Italian (Tuscany, Florence or Siena)

On view at The Met Fifth Avenue in Gallery 956

Cassone is the term given to large decorated chests made in Italy from the fourteenth to the sixteenth centuries. Next to the marriage bed, cassoni were cherished in wealthy Renaissance households, for they held clothing, precious fabrics, and other valuables. Often commissioned by the groom in marriage, a cassone was prominently carried in the nuptial procession, laden with the dowry of his new bride. In the fifteenth century, whole workshops were given over to the manufacture and decoration of cassoni.

Italian Renaissance workshops produced cassone front panels painted with episodes from classical or biblical history and mythology, evidently felicitous narratives for the newly married. Other cassone designs featured ornamental and figural carvings and inlays of various kinds, as in this splendid example from the Robert Lehman Collection. This cassone is embellished with a pattern of facing eagles, two armorial shields referencing the families united in marriage, and a fleurs-de-lis motif on the sides. These raised decorations were modeled in gesso on the wooden base with the use of a mold and then gilded.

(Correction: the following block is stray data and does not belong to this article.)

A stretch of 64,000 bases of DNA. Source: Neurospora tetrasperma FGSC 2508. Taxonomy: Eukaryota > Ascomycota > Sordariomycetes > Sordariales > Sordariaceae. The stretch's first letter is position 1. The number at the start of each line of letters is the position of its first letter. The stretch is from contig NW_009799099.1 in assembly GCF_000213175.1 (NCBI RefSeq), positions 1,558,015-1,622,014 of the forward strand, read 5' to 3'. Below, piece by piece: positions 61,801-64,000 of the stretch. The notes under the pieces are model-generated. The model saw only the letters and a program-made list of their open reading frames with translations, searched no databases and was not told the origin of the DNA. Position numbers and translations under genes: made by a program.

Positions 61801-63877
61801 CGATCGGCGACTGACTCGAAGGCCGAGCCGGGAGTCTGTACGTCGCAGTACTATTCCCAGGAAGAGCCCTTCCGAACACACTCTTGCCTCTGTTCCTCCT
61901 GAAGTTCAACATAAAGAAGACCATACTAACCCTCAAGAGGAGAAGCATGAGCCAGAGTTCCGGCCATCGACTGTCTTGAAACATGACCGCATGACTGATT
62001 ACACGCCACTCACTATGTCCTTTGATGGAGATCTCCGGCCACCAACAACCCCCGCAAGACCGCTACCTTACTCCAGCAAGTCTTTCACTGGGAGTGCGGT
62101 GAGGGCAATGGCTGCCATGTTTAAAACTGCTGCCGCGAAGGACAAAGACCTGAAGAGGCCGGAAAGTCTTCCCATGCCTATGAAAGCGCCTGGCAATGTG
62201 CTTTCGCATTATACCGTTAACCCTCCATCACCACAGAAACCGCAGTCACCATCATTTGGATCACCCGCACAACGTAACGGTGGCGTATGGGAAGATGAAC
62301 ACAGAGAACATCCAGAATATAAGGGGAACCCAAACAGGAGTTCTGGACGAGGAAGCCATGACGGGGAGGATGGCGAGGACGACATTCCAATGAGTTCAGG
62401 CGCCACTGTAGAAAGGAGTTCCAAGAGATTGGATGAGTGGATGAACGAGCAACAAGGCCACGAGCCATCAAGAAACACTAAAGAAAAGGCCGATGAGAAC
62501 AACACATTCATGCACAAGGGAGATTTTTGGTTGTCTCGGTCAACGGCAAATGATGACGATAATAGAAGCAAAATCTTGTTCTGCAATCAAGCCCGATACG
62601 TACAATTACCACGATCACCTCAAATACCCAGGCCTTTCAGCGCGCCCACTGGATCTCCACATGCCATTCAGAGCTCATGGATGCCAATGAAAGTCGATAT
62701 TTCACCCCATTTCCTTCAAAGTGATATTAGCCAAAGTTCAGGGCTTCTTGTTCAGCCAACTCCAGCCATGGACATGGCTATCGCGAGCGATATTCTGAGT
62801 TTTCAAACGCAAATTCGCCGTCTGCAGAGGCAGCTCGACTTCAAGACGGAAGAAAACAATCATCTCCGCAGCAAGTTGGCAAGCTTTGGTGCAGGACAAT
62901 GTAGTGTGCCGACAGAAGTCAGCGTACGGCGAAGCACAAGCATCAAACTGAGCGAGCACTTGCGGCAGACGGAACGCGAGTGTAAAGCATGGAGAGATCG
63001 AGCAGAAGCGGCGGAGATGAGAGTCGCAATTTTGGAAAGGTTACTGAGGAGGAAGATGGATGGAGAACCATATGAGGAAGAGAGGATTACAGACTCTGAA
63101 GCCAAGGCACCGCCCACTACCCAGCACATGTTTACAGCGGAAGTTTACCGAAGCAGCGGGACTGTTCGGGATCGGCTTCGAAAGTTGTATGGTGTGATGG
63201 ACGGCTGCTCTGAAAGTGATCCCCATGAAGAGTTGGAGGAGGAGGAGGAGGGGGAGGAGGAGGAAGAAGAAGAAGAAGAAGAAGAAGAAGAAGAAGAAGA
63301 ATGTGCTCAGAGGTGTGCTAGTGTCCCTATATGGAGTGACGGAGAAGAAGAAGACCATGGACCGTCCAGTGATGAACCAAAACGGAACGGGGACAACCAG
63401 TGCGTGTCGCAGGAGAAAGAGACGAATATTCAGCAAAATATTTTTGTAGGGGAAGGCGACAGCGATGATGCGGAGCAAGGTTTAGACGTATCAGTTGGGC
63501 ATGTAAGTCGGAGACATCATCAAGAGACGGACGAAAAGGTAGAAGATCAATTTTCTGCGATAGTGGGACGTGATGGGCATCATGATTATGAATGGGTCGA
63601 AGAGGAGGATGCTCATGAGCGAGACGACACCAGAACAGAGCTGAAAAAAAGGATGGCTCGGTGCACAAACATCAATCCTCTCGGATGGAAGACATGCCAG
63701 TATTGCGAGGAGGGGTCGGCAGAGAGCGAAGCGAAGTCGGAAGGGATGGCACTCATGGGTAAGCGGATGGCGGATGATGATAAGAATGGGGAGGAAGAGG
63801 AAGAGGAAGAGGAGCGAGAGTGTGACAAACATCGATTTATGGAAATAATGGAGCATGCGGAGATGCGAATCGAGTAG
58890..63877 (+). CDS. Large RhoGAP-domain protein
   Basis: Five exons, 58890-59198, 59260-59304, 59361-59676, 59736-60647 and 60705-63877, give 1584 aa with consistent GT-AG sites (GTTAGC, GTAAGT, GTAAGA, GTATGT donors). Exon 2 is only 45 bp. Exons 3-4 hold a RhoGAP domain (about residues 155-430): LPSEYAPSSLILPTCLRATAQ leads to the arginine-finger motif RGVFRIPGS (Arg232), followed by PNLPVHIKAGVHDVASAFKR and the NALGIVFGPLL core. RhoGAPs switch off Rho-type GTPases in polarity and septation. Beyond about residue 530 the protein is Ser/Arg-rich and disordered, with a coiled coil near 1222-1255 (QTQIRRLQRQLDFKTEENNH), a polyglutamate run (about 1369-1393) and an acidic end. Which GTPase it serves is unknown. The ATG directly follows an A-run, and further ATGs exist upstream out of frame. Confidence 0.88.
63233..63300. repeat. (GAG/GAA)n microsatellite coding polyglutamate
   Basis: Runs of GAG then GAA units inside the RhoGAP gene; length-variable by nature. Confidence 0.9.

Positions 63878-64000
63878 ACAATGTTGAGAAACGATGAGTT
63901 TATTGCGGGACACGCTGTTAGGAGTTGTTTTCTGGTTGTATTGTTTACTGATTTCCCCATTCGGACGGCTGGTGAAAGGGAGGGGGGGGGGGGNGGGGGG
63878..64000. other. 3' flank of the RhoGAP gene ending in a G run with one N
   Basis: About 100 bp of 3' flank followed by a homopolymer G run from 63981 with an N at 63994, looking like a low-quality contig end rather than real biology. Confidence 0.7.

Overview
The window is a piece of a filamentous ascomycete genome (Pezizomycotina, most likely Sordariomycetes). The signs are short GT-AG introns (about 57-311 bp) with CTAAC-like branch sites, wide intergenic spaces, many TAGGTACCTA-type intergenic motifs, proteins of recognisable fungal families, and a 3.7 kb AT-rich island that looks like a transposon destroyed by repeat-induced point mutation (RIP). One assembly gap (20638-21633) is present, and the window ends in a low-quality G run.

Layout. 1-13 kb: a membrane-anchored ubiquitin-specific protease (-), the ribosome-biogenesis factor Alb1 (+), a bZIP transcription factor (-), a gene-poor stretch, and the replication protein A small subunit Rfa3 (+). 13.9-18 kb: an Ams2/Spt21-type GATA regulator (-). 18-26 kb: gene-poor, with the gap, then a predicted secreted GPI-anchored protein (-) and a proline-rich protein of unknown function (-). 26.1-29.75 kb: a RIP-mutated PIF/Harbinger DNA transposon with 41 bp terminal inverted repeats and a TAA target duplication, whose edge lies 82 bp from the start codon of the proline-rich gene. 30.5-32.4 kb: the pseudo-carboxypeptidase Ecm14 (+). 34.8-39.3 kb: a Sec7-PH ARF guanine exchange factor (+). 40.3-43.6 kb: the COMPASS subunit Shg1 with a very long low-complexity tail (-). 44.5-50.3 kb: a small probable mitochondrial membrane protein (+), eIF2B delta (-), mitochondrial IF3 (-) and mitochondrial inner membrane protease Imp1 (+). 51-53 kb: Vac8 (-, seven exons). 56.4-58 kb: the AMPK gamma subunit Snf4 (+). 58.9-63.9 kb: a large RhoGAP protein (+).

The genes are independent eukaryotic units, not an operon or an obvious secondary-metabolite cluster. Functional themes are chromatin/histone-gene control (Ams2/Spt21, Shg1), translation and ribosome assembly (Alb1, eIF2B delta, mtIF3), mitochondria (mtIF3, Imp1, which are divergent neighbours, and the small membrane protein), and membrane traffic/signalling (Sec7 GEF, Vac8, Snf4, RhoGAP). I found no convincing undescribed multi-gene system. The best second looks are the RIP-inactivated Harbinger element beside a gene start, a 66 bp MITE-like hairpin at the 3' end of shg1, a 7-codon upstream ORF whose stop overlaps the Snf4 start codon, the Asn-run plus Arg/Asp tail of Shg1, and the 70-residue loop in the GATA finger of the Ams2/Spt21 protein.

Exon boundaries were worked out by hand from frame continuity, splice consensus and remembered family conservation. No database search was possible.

Cassone, Pinewood and poplar, gesso, partly gilded, form molded, and painted., Italian (Tuscany, Florence or Siena)

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